1. TriMet. I love our local transit system. You can see the town and have a "busman's holiday" (I have done this) just by getting on the TriMet MAX train. It's our light rail system. It will take you east to Gresham and west to Hillsboro and back again, all on the Blue line. This would take about 4 hours for a whole round trip. (You can also catch MAX at PDX and ride into downtown Portland. That's a slick trip.) You can buy a seven-day pass, which will get you anywhere in the system, for $19.50. The website has a Destinations to Discover page. If you want to see the countryside, catch the #31 to Estacada. Ride into Estacada and ride back into Portland. Wowwee!

2. Yarn Stores. The folks at Knit-Purl are delightful. Also, downtown is the Knit-Knot studio, which I've heard good things about, but haven't visited yet. Yarn Garden is not far from downtown and has good coffee. All of the yarn stores that I link to are great places, with charms all their own.

3. Powells. This is our legendary bookstore, at NW 10th Ave and Burnside. It currently occupies more than one city block. Get a map when you go in, and arrange a time and location to meet the rest of your party. The bad thing about Powells: I cannot go in there without spending money that could be spent on yarn. The good thing about Powells: They brought the Yarn Harlot here to Portland for a book signing in September 2006.

4. Beer. Well, I don't love beer, but Dr. Parts does and Portland was recently listed as one of the top 10 Beer cities IN THE WORLD. Only two US cities were listed, and we're the only one listed on the west coast. We have microbreweries galore. If beer's a draw for you, ask around. You cannot go far wrong. I like the Laurelwood. It's owned by the brother of my friend Jenny, who is a knitter. She knits fabulous lace scarves and shawls.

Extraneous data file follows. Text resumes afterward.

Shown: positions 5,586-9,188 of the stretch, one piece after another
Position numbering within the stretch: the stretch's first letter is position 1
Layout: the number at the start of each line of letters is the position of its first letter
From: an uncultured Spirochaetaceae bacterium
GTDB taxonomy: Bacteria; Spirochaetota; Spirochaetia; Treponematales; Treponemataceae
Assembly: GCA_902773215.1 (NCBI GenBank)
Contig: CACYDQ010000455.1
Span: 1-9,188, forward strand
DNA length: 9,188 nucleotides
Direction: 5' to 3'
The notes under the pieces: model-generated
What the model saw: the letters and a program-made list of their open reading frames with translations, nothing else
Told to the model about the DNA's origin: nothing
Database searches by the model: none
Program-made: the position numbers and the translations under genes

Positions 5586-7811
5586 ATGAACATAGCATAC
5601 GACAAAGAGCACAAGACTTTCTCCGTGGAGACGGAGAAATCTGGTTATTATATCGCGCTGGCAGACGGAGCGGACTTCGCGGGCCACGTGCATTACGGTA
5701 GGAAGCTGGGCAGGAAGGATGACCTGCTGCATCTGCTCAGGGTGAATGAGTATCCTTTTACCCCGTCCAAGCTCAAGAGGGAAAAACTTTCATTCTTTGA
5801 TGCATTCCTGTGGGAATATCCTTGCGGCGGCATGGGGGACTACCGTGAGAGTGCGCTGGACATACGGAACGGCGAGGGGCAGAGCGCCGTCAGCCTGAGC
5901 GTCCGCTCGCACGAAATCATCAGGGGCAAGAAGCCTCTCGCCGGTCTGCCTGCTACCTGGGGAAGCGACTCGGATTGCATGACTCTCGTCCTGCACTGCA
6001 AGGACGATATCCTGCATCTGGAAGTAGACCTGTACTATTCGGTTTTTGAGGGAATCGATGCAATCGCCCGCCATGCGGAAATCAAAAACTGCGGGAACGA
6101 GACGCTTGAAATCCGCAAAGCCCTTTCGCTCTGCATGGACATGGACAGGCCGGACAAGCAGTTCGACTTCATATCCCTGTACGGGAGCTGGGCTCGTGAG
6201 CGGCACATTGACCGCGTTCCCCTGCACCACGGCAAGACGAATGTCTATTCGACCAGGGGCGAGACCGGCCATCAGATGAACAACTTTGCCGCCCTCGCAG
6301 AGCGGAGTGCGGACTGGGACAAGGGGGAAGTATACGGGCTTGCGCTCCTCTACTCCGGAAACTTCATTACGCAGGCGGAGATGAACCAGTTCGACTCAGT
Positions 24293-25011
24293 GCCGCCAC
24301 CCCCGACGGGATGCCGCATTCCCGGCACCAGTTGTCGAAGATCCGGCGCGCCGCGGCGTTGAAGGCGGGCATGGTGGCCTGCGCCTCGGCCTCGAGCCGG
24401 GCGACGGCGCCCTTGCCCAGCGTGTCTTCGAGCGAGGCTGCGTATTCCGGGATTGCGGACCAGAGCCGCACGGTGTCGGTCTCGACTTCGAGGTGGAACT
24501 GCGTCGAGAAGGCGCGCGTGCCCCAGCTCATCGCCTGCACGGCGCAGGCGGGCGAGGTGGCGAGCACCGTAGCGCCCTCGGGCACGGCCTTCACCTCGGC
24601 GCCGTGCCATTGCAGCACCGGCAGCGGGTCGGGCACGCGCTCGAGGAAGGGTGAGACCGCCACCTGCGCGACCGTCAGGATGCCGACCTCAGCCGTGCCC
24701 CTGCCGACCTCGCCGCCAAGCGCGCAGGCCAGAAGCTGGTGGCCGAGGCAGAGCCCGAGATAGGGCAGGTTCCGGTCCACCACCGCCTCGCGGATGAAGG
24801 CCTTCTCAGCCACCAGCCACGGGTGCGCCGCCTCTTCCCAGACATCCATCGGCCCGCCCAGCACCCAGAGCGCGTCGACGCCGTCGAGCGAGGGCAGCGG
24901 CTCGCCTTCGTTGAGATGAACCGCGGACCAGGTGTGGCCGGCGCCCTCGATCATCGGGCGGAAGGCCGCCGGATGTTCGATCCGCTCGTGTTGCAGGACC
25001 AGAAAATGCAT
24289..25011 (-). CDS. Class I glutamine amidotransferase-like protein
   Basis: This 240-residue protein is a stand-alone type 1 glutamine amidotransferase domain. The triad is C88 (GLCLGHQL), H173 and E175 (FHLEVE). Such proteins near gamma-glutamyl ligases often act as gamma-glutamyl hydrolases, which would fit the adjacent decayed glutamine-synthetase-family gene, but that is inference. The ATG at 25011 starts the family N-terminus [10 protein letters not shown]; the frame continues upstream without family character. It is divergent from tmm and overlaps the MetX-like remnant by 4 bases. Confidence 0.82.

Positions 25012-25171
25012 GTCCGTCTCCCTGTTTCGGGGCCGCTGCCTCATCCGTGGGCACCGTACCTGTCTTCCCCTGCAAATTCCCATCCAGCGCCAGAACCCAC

5. Multnomah Falls. If you've got access to a car, drive east on I-84 (affectionately called 'the Banfield' by locals). About 30 miles out of the city, exit on the left to the parking lot. Lock your car and hide the valuables before you reach the lot. Walk up to the lodge and see the falls. If you've got a few hours and are very fit, you can walk up to the top of the falls. This will give you a taste of our fabulous Columbia Gorge. I'm a lucky gal to live so close. We go whizzing past Multnomah Falls whenever we go east without a second thought, but it is a marvelous sight.

The Portland Visitor's Association site is great, and good for events. We were always up in the Seattle area after Thanksgiving, so I'm not up on events that happen around here.